Struggle for Survival at Crossroads ‹ BACK
Our Form 5 students learned an invaluable life lesson in the Struggle for Survival Simulation Programme hosted by Crossroads Foundation on 26 Jan and 17 March.

This simulation allows participants to step into the shoes of those in poverty. Participants, grouped into family units, must eke out an existence by making paper bags out of newspaper and home-made glue. Each family must earn enough to pay for rent, food, sanitation, medical needs and, if they are fortunate, education for one of their family members. Those that cannot make it end up in the hands of a loan shark.

Though our students could not escape from the fate that awaited them - losing their shoes, watches, cell phones and more in order to feed their families, they all agreed that the programme gave them food for thought.

The visit to Crossroads helped me understand more about the poor around the world and what we can do to help them. Stupidity and laziness are not the reasons for their poverty.

5G Leo Lau


I learned that in the world, somewhere that we can’t see, many people are living from hand to mouth and are living without dignity. This made me realise how lucky I am to live in Hong Kong, where I can receive an education and most importantly not suffer from hunger. I became more determined to help the poor after this activity!

5B Iris Yeung


What I have learned is we should help others and never waste our own resources.

5R Michael Lee


The hosts David and Nancy told us interesting and touching stories. The game was very challenging and fun to play. I learned that poverty is not a choice. There are really people in this world making paper bags every day for a living. Trading with mean and harsh buyers, they can never earn enough but struggle to live every single day.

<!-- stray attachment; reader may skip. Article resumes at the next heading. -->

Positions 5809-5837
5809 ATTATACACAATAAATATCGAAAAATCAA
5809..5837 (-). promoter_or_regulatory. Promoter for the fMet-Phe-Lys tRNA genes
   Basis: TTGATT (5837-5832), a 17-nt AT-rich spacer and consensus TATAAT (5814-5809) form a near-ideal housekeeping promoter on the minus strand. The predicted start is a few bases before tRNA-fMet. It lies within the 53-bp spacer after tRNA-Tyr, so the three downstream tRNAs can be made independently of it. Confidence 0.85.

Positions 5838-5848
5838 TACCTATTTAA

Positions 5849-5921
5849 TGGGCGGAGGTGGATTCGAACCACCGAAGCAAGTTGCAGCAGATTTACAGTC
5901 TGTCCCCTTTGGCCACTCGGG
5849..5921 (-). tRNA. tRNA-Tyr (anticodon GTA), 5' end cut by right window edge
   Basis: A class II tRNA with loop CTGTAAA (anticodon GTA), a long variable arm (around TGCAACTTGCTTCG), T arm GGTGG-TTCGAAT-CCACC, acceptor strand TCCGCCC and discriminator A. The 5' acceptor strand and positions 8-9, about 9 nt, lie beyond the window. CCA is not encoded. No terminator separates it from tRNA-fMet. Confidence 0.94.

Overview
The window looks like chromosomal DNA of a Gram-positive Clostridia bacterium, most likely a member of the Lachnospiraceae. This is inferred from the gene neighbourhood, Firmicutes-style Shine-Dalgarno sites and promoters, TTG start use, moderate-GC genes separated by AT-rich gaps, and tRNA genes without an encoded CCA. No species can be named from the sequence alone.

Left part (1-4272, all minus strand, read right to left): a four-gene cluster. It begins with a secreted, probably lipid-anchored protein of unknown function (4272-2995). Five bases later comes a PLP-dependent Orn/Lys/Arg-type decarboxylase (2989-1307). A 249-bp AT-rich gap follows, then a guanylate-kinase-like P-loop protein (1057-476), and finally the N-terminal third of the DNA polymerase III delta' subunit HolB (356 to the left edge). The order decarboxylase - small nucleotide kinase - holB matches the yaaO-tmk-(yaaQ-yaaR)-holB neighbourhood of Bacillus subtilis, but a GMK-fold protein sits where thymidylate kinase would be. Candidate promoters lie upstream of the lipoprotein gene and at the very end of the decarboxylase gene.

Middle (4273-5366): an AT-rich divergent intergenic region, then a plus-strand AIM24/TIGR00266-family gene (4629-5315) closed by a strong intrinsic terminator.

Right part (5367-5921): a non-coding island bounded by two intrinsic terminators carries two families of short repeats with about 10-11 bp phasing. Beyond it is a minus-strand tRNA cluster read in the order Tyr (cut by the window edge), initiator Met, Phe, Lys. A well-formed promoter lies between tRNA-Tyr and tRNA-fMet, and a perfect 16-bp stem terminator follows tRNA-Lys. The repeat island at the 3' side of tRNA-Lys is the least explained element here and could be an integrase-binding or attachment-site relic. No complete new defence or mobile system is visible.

5W Nancy Ng


Through this programme, I understand the reason why my parents always groan about how hard their days are and every dollar they or the poor earn is indeed priceless. I think I did a great job. My group has coordinated well and a clear division of labour took place. I spoke to the shopkeepers and my family in English. I also helped my group members understand what the hosts said.

5B Myra Fong


We were active and engrossed in the activities. We were willing to help our groupmates, although our hands and clothes were all covered in glue. I saw the poor and unfair situations that the underprivileged are in. Having experienced for myself what the poor are willing to do for survival, I think about how we can help them.

5G Sharon Chow


I have learned that whenever you think that your situation is bad or hard, think about the other side of the world where people don’t even have the right to survive.

5R Jason Lum


The poor work a lot but only get a little. It is not fair. Although we are far away from them, we can still help them by volunteering. We are living in the same world. Let’s help them!

5W Franco Fung


  • Students listening attentively to the briefing.
  • Making enough paper bags is a matter of life and death.
  • Students have no time to lose to make their paper bags.
  • To survive, students have to put their dignity aside and beg.
  • Not happy with the bags, the buyers rip them into pieces.
  • Students give up their shoes in exchange for food and rent.
  • 5R & 5W
  • 5G
  • 5B